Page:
His time on the court, however, left a lot to be desired. A second-round upset at the hands of unheralded Frenchman Gerard Solves came as a rude shock. Becker seemed to do a Nick Kyrgios during the course of his 4-6, 6-3, 6-2 loss. The legend didn’t seem to give it his best in the latter stages of the encounter, leaving those present at the venue bitterly disappointed. Did the humidity do Becker in? Or perhaps the fight in him died after a lifetime of toil on the pro circuit…

Carlos Moya's love affair with Chennai Open continued for many years.   -  R. Ragu

 

After Becker made his unceremonious exit, all eyes turned to Australian Patrick Rafter. The genial, polite giant entered as the reigning U.S. Open champion. Opponents soon felt the full brunt of his snarling, venomous kick-serve. Game after game went his way, as his fluent service motion allowed the ball to shoot up disconcertingly from a good length (this is Chennai after all, a cricket analogy is never far away). Rivals just could not get a return back in play, allowing Rafter to waltz his way to the 1998 title.

Tamizhan Srichaphan

2003 winner and three-time finalist Paradorn Srichaphan was adopted as Chennai’s son. The talented strokemaker was from Thailand, but fans erased geographical boundaries and embraced him as their own. Here was a humble Asian man sticking it to the European and American heavyweights. That he frequently used the very Indian ‘Vanakkam’ greeting - hands joined, head bowed - endeared him to the locals that much more. Ah yes, Paradorn Srichaphan was as much a Tamizhan as Prasanna Sricharan.

 

No player was worshipped more than Srichaphan’s arch-rival, Carlos Moya. The tall, muscular Spaniard, with that long, flowing mane, was the first player to make a conscious effort to engage fans. Moya would spend hours signing autographs and posing for pictures, and made several public appearances to entertain the masses. His bond with the city started in 1999, when Moya - then the World No.1 - was taken on an elephant ride by the organisers. He thoroughly enjoyed the experience, and his love affair with Chennai continued for years to come.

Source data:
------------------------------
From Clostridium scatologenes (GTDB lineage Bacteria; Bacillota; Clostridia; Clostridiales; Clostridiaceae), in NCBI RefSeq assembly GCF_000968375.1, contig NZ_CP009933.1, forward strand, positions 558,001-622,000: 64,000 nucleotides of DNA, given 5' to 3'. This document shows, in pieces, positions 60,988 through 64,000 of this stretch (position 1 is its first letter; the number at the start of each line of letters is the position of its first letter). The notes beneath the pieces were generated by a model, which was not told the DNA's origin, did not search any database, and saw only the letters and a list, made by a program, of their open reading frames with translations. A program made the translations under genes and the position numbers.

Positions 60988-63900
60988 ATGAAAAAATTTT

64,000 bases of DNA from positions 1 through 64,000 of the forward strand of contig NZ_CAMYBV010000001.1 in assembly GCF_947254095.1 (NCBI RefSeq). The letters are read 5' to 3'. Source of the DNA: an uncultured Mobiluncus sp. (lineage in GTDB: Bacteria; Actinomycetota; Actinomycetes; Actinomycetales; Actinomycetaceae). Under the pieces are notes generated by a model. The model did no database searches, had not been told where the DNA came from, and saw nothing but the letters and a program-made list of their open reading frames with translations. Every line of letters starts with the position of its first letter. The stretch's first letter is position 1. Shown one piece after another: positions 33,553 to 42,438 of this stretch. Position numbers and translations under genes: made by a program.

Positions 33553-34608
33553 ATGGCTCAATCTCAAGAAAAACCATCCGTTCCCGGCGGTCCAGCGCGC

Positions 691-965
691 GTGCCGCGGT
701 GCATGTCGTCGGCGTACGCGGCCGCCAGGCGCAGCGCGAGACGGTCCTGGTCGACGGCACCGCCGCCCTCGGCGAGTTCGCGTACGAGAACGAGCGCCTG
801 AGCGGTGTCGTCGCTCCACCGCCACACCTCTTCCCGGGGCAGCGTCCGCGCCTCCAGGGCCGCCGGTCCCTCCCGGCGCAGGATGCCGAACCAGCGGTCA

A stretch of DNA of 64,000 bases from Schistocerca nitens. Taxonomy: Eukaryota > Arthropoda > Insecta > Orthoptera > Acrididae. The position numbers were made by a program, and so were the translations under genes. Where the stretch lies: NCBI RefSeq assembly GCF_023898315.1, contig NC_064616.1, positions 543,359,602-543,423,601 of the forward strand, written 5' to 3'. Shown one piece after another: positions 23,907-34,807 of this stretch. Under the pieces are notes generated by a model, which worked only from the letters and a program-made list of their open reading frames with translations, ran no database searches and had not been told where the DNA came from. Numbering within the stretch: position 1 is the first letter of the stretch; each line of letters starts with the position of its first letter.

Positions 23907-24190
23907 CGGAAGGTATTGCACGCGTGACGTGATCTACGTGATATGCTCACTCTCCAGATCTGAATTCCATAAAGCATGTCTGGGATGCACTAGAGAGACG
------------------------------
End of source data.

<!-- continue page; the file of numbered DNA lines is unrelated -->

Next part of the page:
The Indian interest, meanwhile, was ruled by the doubles combination of Leander Paes and Mahesh Bhupathi. The duo announced their arrival by winning the tournament in 1997. The chest bumps and rallying cries - a new phenomenon at the time - were imitated with nationalistic fervour in the stands. Bhupathi's big serves and powerful double-handed backhand, coupled with Paes' mesmerising agility and touch at the net, there could no stopping them from world domination. Father time, however, would see them veer off in opposing directions.

As time wore on, the schoolboy - now a young adult - had moved on to other interests. The likes of Rafael Nadal, Stan Wawrinka, Ivan Ljubicic and Marin Cilic graced the stage, but tennis was shunted down the priority list. To use a sports cliche, it was time for youngsters to take over the mantle of ultimate tennis fan.

The tournament may have shifted out of Chennai, but the memories will remain. Every time the SDAT Stadium is seen through a car window, a yearning nostalgia will take over. It was the best of times.